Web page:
At the centre of this annual event is a vial containing the blood of Christ
Every year in Bruges, on Ascension Day (Thursday May 10th this year), the Procession of the Holy Blood takes place in Bruges. It’s an event recognised by UNESCO as an Intangible Cultural Heritage of Humanity.
The centrepiece is a small vial containing a 2000-year-old cloth stained with the blood of Jesus Christ. But how did it end up in Bruges? And how can anyone be sure it’s Christ’s blood when its history is, to put it mildly, rather “cloudy”?
Based on an article I wrote for a Belgian newspaper a few years ago, here’s an overview of the timeline of this strange event.
Around 33 AD
The body of Jesus Christ is taken down from the cross after the crucifixion. Joseph of Arimathea wipes the Saviour’s wounds with a cloth. Little did Joseph know how popular this bit of cloth was going to be. Unfortunately we don’t hear anything about it for over 1000 years, until …
Thierry of Alsace, Count of Flanders, arrives in Bruges from the Holy Land. In his possession is – yes, you’ve guessed right – a small fragment of Joseph’s original blood-stained cloth. Thierry received it from his brother-in-law, Baldwin III of Anjou, King of Jerusalem, as reward for his exceptional heroism. Thierry brings the relic to the Basilius chapel in Bruges. All goes quiet for nearly 100 years …
This is the date of the oldest document concerning a relic of the Holy Blood in Bruges.
The first procession of the Holy Blood is held in Bruges. It’s mentioned in the Charter of the Unloaders’ Guild. (The guys who unloaded boats, barges, carriages etc.).
As the relic is regarded as property of the city, the procession becomes a civic event. The guilds of Bruges are obliged to participate, as well as artisans, commoners, city councillors and clergy all marching and merrymaking with the relic around the city walls.
Bruges city council combines the two weeks of festivities around the Holy Blood with the city’s month-long Annual Fair, thus immediately swelling the popularity of the event.
Relics need protecting, and who could do it better than the newly formed “Noble Brotherhood of the Holy Blood”? Its 31 members must be resident in Bruges and be “honourable people”. The Brothers wear a black silken tabard on which is embroidered a pelican feeding her young with her own blood. The pelican is a symbol of Christ. (Don’t ask!).
A processional route around the city is agreed, which is still used today. The procession’s Biblical scenes are sexed up with profane scenes, giants, and the mythical Bayard Horse.
Oops. Bruges goes all Calvinistic. The procession is banned. The relic is taken to a safe place.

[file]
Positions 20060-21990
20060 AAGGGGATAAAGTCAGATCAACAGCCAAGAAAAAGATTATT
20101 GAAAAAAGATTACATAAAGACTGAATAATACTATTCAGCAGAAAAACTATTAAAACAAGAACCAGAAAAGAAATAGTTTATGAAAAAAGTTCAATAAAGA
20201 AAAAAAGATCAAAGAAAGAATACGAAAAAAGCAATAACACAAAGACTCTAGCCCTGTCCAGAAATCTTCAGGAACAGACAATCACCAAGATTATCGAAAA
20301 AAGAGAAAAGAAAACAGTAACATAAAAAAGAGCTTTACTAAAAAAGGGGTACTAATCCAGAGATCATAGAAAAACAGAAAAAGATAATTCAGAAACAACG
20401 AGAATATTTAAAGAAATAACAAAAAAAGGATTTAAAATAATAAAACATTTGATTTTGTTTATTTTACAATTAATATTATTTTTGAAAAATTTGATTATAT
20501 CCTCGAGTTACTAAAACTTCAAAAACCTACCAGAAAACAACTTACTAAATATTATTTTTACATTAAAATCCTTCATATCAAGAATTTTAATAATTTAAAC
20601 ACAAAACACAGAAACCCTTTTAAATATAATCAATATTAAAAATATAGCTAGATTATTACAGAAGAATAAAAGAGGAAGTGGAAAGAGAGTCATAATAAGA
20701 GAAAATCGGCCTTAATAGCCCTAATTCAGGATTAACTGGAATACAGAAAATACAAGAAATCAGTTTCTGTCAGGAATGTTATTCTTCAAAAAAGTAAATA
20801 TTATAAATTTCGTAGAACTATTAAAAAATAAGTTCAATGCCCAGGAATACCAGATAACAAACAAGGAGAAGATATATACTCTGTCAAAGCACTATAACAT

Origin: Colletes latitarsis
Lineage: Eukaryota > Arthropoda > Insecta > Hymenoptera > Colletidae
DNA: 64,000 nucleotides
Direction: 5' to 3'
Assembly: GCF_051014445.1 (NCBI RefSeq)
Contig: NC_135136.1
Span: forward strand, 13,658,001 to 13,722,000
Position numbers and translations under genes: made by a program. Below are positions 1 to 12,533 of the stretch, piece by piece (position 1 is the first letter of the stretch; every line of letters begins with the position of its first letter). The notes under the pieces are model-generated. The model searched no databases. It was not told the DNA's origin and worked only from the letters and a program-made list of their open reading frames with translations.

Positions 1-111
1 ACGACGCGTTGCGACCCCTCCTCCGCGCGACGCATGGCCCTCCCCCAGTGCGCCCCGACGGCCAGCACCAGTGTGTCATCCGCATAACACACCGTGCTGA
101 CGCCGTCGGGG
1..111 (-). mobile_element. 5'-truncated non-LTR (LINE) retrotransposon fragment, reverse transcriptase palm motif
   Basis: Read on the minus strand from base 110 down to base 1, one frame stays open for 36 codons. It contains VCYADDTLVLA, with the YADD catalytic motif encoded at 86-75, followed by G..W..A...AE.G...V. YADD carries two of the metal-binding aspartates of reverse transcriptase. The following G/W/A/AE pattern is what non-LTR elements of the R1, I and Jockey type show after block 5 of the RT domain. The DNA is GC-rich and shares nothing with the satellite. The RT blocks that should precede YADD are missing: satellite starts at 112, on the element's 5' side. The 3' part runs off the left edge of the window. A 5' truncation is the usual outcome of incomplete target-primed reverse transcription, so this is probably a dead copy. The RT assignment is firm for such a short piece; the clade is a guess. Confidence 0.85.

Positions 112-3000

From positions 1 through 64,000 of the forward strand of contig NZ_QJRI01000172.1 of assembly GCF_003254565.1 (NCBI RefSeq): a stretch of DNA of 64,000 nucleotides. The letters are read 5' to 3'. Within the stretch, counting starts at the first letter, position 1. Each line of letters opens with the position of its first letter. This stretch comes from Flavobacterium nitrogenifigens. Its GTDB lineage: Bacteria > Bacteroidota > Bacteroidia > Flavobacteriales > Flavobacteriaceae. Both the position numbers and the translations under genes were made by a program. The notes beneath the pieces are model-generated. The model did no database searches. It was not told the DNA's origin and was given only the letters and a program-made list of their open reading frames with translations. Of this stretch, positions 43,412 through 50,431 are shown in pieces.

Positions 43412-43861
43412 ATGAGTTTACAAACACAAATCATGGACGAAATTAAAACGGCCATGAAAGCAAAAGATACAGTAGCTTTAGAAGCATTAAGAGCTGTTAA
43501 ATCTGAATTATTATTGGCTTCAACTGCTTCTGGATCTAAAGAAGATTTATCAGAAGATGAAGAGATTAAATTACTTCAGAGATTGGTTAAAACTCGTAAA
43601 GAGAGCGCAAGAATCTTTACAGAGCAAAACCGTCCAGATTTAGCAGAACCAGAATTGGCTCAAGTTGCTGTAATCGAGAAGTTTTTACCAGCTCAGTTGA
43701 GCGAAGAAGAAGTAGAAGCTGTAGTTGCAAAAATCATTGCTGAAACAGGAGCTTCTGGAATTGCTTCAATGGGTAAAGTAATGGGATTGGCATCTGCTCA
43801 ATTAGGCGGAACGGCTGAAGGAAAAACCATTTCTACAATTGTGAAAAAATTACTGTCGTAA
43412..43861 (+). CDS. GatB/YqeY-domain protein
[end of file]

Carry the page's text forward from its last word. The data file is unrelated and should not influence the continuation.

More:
Early 17th century
The relic is dug out of some old cupboard, dusted down, and the procession re-commences with even greater splendour.
The Holy Blood needs a better container, so one is specially made. It’s set with hundreds of precious stones, including the Black Diamond from Mary Stuart, Queen of Scotland. It’s still used today.
Sacrebleu! The French rule Bruges. The procession is temporarily abolished and the relic gets put back in the cupboard until the French depart.
A whole plethora of changes in the themes and the presentations are introduced. The event increases in international popularity. And profitability.
Martin McDonagh’s hit movie “In Bruges” draws attention to the Holy Blood relic. Holed up in the city, two hit men familiarise themselves with local customs and sights. In one amusing scene, they visit the Basilica of the Holy Blood.
The Procession of the Holy Blood in Bruges is added to the UNESCO list of the Intangible Cultural Heritage of Humanity.
2018 – What to expect?
The Noble Brotherhood of the Holy Blood still lead the procession. The honorable brothers are accompanied by brass bands, hundreds of tableaux and floats, and over 1,700 citizens re-enacting stories in three parts.
The first consists of scenes from the Old and New Testaments; the second shows the 1150 return of Thierry of Alsace to Bruges; the third is the procession of the Holy Blood relic itself.
Thousands of people will attend the event, along with dignitaries from Church and State. The procession concludes with prayers in several languages. The relic is then enshrined once more in the Basilica of the Holy Blood where it is displayed each Friday, before and after the mass.
If you’re going, enjoy your day. Seats are sold out but there’s standing room along the route, if you don’t mind a crowd.